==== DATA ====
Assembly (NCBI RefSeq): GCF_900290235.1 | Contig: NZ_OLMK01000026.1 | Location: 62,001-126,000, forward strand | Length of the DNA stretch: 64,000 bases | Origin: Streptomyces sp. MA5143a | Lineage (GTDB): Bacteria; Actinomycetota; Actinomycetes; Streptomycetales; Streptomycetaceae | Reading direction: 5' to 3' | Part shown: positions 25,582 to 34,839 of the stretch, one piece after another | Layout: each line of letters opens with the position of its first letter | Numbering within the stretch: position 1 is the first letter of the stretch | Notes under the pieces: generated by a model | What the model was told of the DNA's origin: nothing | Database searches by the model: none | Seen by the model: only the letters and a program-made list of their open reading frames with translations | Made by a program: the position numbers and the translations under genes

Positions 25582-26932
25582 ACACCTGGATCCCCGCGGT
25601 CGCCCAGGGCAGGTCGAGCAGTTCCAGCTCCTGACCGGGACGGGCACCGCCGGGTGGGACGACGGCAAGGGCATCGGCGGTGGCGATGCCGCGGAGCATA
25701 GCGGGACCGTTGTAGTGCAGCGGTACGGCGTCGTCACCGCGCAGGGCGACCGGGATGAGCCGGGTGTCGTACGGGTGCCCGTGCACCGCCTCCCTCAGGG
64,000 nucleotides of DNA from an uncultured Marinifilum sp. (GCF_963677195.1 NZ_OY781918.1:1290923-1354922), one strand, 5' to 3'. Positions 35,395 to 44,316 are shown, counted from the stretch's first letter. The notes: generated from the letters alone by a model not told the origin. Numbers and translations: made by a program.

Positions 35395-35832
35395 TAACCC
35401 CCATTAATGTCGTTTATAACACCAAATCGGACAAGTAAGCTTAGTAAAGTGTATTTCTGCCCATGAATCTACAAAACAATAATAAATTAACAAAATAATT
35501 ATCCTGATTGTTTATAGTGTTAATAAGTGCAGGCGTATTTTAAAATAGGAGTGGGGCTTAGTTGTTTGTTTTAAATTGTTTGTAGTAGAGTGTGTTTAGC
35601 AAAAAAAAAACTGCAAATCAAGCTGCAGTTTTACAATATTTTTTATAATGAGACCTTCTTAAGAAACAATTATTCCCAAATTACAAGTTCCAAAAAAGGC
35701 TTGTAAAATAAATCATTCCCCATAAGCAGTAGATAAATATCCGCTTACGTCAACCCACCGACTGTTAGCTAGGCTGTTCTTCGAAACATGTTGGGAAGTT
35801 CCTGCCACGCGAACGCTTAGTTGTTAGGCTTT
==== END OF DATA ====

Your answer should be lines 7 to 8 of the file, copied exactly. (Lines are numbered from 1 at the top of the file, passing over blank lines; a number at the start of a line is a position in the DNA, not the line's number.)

Positions 35395-35832
35395 TAACCC